Skinny Dipping-Transparency: Transparency is the most important principle in Getting to We. In a world where information is power, most people tend to hide, horde and misrepresent information, and use it as a battering ram to get their way. But such classic negotiation tactics act as a trust barrier. Solving tough business problems requires companies to share more information with each other than ever before. Businesses also have to recognize that sharing information can change the conversation.
After years of contentious conversations, one $3.5 billion company knew it needed to make a bold move to prove that it was going to treat its service provider as a partner. At the outset of conversations to renew the service provider’s agreement, the buying company agreed to give the service provider its master agreement with its customer. The buying company felt they had nothing to hide and everything to gain by allowing their service provider to generate value-creating ideas. And it worked. Conversations shifted away from how to penalize for performance errors to measures designed to catch and rectify problems before the customer was ever aware of them, thus creating a win for all.
Another example of transparency is sharing your Best Alternative to No Agreement (BATNA). In traditional negotiations, it is sacrilege to share your BATNA, which is, in essence, your walk-away alternative. Negotiation training experts warn never to share your walk-away strategy as the person on the other side of the table can take advantage of you by knowing your breaking point. In a pure commodity purchase, this approach may work well but when your aim is to create value, it is counter-productive.
Let’s Get Real-Authenticity: Authenticity is more than a buzz word. It means that both partners’ employees are devoted to honoring commitments. In most cases, everyone from the bottom up does what is needed to perform at all times. This means everyone will tell the truth. Companies simply will not achieve extraordinary financial benefits from partnering if one or both companies fail to perform as promised and if their employees tell each other white lies because that is what the other party wants to hear. It all boils down to trust. Do you trust your partner? Many executives trust certain individuals at their partner’s company but not others. Mistrust leads to justification, blame, telling white lies and ultimately, communication and performance breakdowns.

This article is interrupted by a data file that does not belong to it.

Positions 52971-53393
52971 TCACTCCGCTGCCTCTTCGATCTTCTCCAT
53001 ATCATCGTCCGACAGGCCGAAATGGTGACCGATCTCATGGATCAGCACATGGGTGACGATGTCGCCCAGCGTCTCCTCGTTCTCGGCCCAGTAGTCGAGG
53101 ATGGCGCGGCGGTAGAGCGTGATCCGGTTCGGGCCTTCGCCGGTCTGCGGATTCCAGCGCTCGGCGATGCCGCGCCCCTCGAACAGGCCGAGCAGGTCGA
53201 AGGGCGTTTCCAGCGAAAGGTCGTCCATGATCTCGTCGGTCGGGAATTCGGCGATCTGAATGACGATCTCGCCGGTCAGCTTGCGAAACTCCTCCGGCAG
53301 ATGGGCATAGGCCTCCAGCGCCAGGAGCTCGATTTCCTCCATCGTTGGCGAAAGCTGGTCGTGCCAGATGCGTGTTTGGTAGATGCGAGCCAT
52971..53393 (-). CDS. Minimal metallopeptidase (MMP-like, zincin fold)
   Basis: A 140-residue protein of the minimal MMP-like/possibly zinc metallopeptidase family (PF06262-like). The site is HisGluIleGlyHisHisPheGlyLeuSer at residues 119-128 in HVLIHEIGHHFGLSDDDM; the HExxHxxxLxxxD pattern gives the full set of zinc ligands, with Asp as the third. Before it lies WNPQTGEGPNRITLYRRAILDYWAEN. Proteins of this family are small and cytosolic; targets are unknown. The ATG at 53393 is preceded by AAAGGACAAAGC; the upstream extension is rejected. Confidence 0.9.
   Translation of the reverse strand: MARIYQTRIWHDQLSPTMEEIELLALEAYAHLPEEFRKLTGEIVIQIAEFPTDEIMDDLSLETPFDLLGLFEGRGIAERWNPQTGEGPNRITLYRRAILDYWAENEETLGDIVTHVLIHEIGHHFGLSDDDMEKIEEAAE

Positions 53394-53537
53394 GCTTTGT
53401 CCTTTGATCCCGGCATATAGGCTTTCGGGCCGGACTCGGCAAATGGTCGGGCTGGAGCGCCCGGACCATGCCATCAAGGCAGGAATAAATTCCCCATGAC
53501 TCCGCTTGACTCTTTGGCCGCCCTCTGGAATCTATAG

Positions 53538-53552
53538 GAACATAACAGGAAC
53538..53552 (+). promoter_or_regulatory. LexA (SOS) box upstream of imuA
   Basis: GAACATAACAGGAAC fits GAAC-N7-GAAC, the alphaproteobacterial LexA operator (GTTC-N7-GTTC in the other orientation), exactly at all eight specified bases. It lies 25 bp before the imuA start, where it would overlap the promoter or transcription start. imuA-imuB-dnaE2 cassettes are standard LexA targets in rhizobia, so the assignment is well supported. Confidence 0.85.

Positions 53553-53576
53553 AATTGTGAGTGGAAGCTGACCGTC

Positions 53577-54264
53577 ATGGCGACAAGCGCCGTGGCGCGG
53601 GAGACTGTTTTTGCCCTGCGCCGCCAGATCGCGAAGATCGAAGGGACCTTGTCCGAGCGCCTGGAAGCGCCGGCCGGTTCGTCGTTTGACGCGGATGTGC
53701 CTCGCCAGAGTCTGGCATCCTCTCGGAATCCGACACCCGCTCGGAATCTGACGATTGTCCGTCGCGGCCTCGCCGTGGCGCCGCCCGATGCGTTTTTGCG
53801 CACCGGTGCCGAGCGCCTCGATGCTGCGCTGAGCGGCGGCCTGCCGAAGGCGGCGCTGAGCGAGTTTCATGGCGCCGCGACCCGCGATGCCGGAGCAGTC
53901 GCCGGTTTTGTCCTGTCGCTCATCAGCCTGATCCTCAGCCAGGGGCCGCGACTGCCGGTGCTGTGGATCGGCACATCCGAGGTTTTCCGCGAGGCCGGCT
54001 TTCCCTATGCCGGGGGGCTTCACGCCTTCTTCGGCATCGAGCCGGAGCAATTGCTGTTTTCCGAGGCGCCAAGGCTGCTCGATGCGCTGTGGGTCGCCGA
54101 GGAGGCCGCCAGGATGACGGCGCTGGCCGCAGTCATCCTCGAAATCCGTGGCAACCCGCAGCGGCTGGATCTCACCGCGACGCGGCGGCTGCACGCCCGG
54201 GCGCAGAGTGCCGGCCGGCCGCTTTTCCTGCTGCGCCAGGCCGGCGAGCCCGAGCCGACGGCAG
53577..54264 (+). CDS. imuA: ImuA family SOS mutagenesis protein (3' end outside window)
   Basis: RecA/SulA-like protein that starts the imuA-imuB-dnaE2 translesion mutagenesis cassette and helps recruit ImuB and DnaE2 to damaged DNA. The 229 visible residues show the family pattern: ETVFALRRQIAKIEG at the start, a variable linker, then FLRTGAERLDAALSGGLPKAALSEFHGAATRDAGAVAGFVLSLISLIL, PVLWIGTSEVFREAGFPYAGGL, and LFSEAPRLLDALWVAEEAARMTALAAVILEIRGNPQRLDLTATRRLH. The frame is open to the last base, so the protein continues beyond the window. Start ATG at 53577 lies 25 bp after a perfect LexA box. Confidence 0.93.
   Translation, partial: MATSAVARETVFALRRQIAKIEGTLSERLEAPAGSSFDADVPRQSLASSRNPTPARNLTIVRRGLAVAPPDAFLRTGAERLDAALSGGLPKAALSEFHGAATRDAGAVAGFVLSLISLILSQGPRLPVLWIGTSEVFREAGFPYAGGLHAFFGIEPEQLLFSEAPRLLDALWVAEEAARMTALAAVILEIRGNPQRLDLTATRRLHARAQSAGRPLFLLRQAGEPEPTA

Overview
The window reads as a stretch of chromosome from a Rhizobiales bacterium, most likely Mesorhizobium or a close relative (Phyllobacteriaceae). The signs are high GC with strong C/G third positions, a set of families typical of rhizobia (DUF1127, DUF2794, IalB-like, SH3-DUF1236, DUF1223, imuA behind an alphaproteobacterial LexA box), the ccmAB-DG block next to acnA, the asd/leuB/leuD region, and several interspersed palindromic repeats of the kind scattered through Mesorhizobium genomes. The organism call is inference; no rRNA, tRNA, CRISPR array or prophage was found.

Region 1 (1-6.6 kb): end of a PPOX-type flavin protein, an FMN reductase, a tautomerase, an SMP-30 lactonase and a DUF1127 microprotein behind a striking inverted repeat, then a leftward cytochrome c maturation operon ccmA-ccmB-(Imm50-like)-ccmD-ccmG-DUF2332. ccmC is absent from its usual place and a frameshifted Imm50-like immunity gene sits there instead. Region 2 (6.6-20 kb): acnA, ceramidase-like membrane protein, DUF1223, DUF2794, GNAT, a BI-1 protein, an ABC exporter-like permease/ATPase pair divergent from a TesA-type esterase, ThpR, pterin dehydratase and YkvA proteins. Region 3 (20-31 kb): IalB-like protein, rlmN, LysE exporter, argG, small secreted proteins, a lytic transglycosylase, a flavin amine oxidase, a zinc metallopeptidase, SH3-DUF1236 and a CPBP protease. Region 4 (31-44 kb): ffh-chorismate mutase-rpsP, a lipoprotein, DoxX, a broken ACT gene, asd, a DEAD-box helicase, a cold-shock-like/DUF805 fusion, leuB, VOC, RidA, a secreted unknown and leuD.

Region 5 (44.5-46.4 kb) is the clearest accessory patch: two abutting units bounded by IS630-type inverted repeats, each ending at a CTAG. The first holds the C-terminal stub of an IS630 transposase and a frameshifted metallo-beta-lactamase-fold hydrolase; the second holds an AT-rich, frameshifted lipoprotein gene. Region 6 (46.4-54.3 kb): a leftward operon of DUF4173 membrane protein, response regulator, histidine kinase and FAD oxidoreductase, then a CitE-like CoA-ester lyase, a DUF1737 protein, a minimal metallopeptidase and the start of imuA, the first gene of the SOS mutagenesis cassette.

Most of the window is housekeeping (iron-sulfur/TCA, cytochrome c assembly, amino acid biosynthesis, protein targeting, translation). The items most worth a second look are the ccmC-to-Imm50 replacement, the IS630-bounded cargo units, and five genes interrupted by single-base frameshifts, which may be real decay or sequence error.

In one such scenario, a sales executive for a service provider agreed to service level agreements (SLA) with a penalty clause for non-performance, but then mandated his team to not perform after the buyer ignored remarks that they were being unreasonable. Instead of trying to reach an agreeable negotiation by both parties, the service provider agreed to the buyers terms, and ignored the mandate because the cost of non-performing was far less than the cost to jump through hoops to meet their required service level. This type of insincerity is rampant on the buy side as well. Many service providers have grown averse to “gainsharing” provisions because some customers don’t make the gainshare payment to the service provider. Some companies may even quit signing up for gain-sharing provisions because their internal investment requires more than the fair share gained in return—or any share gained at all.
Practitioners on both the buy and sell sides share reasonable justifications about their public agreement and their unwillingness to follow through. This behavior creates enormous mistrust that hurts profitability at both companies. So what works? It all starts from the top, with senior level leadership from each company. Engage in discussions that provide both parties with effective feedback. As leaders model authentic behavior, they need to insist that their middle managers adopt the same stance.
Wikidata-Common knowledge: Wikidata means both companies create one set of data to analyze for trends, performance issues and market opportunities. It is inevitable that markets change, end users’ demands change and commodities become more or less scarce. In a Getting to We environment, both partners generate data and analyze that data, much the way internal company wiki’s work. Most use some form of unilateral collection of data for performance measurement. In a traditional negotiation setting, parties use data about performance history as a weapon to extract value from the other party. For example, when companies unilaterally score their suppliers, some suppliers share their disagreement with how their client arrived at the performance rating.